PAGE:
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Typhoon Mawar lashes parts of Taiwan and Philippines, heads for Japan

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  • Associated Press

    Typhoon Mawar is approaching southern Japan after skirting past Taiwan's eastern coast and lashing it with wind, rain and large waves.

                                Fishermen stay on a boat while taking shelter as Typhoon Mawar approaches to Taiwan in Yilan County.


    Fishermen stay on a boat while taking shelter as Typhoon Mawar approaches to Taiwan in Yilan County.

YILAN, Taiwan >> Typhoon Mawar lashed Taiwan’s eastern coast with wind, rain and large waves today but largely skirted the island after giving a glancing blow to the northern Philippines. The storm was moving slowly toward southern Japan.

With waves crashing on the shoreline, residents of the Taiwanese fishing town of Yilan secured boats and homes against the stormy conditions.

“I will not worry. The typhoon won’t make landfall now. The typhoon will move northward from the sea in the east of Taiwan. Its strength has also weakened. And there is no wind and waves in the fishing port at present. I don’t think it will affect us,” said Wang Jian-chi, a fishing boat owner.

The coast guard said precautions were being taken, just in case.

“We have issued a high surf warning. The wind and wave are very strong. We hope that beachgoers won’t come near the beach and embankment at this moment. We will also send coast guard personnel to patrol the port to warn beachgoers,” said coast guard officer Wang Hsing-chieh as he patrolled the port with his team.

Although the slow-moving typhoon has lost some of its ferocity since smashing into Guam last week, forecasters in the Philippines said Mawar remained dangerous with maximum sustained winds of 155 kph (96 mph) and gusts of up to 190 kph (118 mph).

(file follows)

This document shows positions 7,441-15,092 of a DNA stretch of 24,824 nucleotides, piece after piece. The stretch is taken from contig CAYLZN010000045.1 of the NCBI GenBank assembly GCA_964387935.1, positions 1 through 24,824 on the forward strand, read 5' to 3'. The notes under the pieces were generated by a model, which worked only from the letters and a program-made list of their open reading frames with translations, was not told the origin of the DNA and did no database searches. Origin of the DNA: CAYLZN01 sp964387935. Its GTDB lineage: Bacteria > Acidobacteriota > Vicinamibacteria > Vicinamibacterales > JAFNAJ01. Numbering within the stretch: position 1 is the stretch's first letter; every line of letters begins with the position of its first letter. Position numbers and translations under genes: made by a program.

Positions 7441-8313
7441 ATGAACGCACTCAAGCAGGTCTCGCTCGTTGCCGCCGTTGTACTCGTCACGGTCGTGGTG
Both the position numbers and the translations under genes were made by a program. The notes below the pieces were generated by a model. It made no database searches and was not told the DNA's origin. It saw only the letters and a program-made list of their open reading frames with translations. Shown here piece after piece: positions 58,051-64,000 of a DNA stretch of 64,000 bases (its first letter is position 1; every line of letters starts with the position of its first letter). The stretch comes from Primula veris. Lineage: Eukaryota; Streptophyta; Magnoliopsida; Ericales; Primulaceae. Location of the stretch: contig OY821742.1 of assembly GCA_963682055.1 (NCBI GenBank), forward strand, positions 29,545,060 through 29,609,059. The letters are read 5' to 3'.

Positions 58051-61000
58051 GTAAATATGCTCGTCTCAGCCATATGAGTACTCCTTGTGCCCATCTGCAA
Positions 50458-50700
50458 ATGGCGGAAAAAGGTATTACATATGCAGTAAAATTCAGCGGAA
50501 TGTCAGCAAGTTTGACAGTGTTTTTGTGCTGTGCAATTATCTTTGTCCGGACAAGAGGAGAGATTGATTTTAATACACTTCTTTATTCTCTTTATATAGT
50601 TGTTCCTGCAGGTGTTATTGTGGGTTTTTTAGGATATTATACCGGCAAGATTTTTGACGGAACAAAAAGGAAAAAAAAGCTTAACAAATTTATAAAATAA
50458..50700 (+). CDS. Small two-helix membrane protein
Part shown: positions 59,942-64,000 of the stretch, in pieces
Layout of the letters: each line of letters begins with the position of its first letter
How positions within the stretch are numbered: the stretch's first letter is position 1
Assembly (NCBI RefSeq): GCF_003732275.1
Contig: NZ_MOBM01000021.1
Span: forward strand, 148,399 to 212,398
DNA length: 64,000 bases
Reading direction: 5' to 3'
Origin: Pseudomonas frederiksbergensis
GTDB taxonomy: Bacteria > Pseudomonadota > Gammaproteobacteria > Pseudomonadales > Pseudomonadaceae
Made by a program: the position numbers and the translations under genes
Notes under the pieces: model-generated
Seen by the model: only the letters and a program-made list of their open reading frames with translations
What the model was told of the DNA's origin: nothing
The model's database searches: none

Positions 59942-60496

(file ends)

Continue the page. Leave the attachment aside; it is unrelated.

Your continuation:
People in the Batanes province of the Philippines prepared for bad conditions, but were largely spared.

“I’m on the roof, but I’m not being blown away by the wind,” Juliet Cataluna, a Batanes provincial official in the coastal town of Ivana, told The Associated Press by cellphone. “I wish we’ll really be spared from damages — our livelihood, our agricultural produce and our houses.”

After seeing earlier forecasts that Mawar would be stronger, townspeople in Ivana placed sandbags on their tin roofs and covered glass windows with wooden boards. Cataluna added that she wrapped her avocados with sack cloth so they would not be blown off trees.

Town leaders used motorcycles to deliver constant typhoon updates, she said, and fortunately only light rains and occasional wind gusts have hit Ivana.

The typhoon was offshore about 350 kilometers (217 miles) east of the Batanes capital, Basco, and is projected to shift northeast by Wednesday toward southern Japan. Strong winds were still forecast for Taiwan, and authorities in the Philippines warned against complacency, saying the risks from dangerous tidal surges, flash floods, landslides and typhoon-enhanced monsoon rains remain until Mawar has safely blown away.

More than 3,400 villagers remained in emergency shelters in northern provinces, flights to and from Batanes remained suspended, and classes have not resumed in more than 250 cities and towns in the north, according to the Office of Civil Defense.

Winds lashed nearby Cagayan province Monday, causing an unoccupied wharf warehouse to collapse and prompting more villagers to move to evacuation centers.

Mawar tore through Guam last week as the strongest typhoon to hit the U.S. Pacific territory in over two decades, flipping cars, tearing off roofs and knocking down power.

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